U.S. District Court Judge Amy Berman Jackson made no decision after prosecutor Matt Graves said he wanted to “alert” her to the possible issue in advance of the sentencing July 1 of Jackson and his wife, former Ald. Sandi Jackson. The two pled guilty in February to looting $750,000 from campaign funds for personal use.
Judge Jackson asked for the hearing because she is taking over the case after U.S. District Court Judge Robert Wilkins — who handled the pleas of the couple — withdrew without explanation from the case.
Graves said the government is “entitled” to have Jackson checked “by our own experts” if Jackson’s lawyers decide to argue Jackson’s mental health should be taken into consideration by the judge when she sentences him.
Defense attorney Reid Weingarten told Judge Jackson that the former congressman’s bipolar disorder is well known and “not controversial.” Weingarten also said they do not intend to argue that Jackson’s “criminal activity” was caused by his mental illness. The former congressman was hospitalized at Mayo Clinic last year for treatment of bipolar depression.
Judge Jackson — who consolidated two separate sentencing dates into one morning July 1 sentencing session for the couple — had nothing before her to rule on, since the defense lawyers have yet to show their hand. The judge signaled that the former congressman’s mental state may be a factor for her, since she said she was required to consider “who he is as a person.”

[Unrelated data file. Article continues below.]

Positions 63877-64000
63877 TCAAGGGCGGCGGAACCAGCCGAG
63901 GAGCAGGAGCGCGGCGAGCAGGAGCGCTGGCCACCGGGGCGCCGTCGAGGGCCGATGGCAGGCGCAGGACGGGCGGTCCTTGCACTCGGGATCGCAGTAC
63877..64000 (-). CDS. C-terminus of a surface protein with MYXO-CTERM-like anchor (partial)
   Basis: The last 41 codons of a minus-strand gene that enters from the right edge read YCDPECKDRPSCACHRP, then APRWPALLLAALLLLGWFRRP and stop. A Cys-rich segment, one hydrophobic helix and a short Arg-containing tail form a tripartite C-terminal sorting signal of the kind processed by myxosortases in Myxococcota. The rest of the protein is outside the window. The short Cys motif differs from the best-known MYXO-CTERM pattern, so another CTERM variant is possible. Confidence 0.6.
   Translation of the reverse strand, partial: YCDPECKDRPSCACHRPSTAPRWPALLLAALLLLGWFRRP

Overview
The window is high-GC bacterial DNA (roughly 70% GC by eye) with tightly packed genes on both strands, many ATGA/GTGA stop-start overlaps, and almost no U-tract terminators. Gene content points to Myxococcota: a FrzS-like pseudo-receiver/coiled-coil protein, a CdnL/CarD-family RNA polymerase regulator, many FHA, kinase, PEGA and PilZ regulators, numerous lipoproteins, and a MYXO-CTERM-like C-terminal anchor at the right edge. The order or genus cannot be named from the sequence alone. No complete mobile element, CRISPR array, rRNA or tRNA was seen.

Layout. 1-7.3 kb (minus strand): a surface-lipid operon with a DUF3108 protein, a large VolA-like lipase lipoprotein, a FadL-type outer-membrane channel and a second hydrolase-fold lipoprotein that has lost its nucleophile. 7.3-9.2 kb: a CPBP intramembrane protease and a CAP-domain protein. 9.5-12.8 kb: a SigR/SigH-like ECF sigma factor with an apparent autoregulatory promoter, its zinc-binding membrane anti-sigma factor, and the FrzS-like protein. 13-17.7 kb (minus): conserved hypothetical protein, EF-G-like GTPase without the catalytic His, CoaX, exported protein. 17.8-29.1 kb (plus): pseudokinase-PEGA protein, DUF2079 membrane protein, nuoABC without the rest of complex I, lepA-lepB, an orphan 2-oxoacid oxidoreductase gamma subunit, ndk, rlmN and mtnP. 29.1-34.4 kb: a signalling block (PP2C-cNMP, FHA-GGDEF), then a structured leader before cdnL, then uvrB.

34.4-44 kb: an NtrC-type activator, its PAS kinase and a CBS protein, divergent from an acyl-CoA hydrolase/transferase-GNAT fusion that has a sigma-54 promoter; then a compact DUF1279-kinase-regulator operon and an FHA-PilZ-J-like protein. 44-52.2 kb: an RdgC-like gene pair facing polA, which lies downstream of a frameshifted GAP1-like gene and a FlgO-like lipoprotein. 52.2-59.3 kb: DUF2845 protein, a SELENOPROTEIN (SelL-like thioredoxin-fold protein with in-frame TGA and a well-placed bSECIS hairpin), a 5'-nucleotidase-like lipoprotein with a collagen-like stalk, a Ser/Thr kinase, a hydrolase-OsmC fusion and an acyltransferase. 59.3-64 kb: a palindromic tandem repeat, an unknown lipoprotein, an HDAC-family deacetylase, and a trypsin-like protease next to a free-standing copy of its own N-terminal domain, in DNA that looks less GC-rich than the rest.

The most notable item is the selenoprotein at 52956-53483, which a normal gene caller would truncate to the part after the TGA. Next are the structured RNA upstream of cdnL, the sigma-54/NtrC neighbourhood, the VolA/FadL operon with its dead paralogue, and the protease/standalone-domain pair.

Recent related posts:
- You be the prosecutor: what federal sentence should be sought for Jesse Jackson Jr. and his wife?
- Jacksons plead guilty and federal prosecutors recommend significant prison terms for both
- Noteworthy new lawyer and now a new judge for Jesse Jackson Jr. sentencing
Wednesday, April 17, 2013
Noteworthy new lawyer and now a new judge for Jesse Jackson Jr. sentencingThis new Chicago Tribune article, headlined "For sentencing, Jacksons get new judge named Jackson," reports on some notable pre-sentencing developments in the run up to a high-profile federal sentencing scheduled for later this year. Here are the basics:
The felony cases of former Rep. Jesse Jackson Jr. and his wife, former Chicago Ald. Sandi Jackson, have been assigned to a new judge — named Jackson.
Court papers filed Tuesday moved the cases to U.S. District Judge Amy Berman Jackson, but did not explain why the judge who accepted the Jacksons' guilty pleas, Robert Wilkins, would not be the one to sentence them this summer.
Harvard law professor Charles Ogletree Jr., who recently joined Jesse Jackson Jr.'s legal team, told the Tribune that Wilkins is a former law student whom he knows well, and that Wilkins may have recused himself out of caution.
Ogletree said he joined Jackson Jr.'s team on a pro bono basis and will appear at his sentencing June 28. He said he was not involved in the defense of Sandi Jackson, who will be sentenced July 1.